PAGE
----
The artistic director of the Stanislavsky Theatre’s ballet company, Igor Zelensky, was at one time principal dancer simultaneously of three theatres, the Mariinsky, the Royal Ballet and the Balanchine company New York City Ballet. Since then his love for English-language classicism has only grown. He has regularly staged signature ballets of England and America on the Stasik stage, trying with mixed success to extract the right choreographic pronunciation out of Muscovite dancers.

Following on from the monumental dramas of the Scot [Kenneth] MacMillan, and the one-act lyricism and comic sketches of the American [Jerome] Robbins, we are now offered a group of the romantic poems of Frederick Ashton – the UK’s first and chief national choreographer.

One should add that the artistic director’s Anglomania is fuelled by the presence in his troupe of Sergei Polunin, with his immaculate English style: before he became the Stasik’s guest star, the young Polunin graduated from the Royal Ballet’s school and successfully danced with the company for several seasons, becoming the youngest male principal in Covent Garden’s history.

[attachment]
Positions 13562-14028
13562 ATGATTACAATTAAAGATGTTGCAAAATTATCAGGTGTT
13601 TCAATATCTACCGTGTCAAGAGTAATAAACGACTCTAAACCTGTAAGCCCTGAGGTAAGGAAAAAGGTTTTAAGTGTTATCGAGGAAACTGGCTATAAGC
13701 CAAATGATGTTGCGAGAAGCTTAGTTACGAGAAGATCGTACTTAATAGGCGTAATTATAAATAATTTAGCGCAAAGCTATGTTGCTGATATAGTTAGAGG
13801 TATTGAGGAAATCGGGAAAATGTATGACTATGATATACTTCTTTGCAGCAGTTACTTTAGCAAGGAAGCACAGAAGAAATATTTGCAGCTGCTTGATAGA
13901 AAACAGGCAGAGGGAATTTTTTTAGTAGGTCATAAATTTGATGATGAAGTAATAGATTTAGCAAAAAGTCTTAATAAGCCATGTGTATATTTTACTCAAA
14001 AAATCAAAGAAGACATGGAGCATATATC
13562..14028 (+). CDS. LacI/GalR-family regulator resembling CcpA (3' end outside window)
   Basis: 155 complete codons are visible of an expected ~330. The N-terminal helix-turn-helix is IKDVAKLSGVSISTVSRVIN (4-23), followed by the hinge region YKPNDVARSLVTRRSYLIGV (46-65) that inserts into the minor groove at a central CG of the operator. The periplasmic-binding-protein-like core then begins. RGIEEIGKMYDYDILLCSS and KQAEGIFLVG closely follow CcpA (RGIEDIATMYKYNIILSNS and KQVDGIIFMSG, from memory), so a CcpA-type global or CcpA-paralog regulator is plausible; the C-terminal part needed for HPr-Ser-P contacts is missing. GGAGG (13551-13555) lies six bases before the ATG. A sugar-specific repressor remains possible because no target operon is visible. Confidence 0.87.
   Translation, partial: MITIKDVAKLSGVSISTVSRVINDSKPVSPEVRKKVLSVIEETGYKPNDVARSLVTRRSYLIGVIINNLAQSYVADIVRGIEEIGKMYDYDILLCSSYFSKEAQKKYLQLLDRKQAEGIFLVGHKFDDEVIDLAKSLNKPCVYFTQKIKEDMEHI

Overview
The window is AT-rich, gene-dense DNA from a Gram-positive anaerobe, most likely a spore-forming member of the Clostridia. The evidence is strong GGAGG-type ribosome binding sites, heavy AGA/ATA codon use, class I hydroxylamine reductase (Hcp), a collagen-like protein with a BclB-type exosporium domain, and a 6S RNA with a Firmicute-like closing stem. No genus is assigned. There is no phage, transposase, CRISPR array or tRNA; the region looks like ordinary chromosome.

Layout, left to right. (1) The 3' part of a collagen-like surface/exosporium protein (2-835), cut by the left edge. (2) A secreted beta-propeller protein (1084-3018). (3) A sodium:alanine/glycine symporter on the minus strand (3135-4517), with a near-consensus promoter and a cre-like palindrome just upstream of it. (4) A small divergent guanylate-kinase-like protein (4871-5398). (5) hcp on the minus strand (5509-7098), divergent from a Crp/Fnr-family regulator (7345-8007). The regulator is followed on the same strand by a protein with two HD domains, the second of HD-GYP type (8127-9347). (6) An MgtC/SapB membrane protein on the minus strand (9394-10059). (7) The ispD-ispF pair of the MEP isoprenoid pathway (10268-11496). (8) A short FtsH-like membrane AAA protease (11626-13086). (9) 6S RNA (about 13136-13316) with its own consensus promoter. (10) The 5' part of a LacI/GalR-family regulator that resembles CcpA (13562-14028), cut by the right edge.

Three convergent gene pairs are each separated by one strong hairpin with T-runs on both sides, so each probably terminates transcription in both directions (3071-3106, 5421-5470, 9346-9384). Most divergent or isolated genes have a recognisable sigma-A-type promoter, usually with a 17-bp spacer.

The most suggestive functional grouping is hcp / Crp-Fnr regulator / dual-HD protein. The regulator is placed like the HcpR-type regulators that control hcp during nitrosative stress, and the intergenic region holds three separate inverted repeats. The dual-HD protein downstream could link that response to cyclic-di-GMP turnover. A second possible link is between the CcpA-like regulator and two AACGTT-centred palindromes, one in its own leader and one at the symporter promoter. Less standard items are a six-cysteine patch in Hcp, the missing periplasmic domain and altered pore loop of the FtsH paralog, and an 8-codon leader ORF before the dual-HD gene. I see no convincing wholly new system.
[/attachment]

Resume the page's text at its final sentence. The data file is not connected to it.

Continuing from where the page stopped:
The choice of Rhapsody, set to Rachmaninov’s Rhapsody on a theme by Paganini, was targeted on Polunin, with its hellishly tricky male lead role: Frederick Ashton, captivated by Mikhail Baryshnikov’s academic virtuosity and Soviet athleticism, made the ballet in 1980 specially for him.

“On a theme by Paganini” is dropped from the title with good reason – there is none of the agony of creativity or the battle against obscurantism in this optimistic work (unlike the ballet Paganini that the Soviet classicism Leonic Lavrovsky choreographed long before Ashton). The protagonist’s profession is indicated only by the lightest gesture (just a couple of times stroking an imaginary bow across an imaginary violin), and perhaps too in his romantic quest for his one muse – the ballerina, hidden among six coryphees.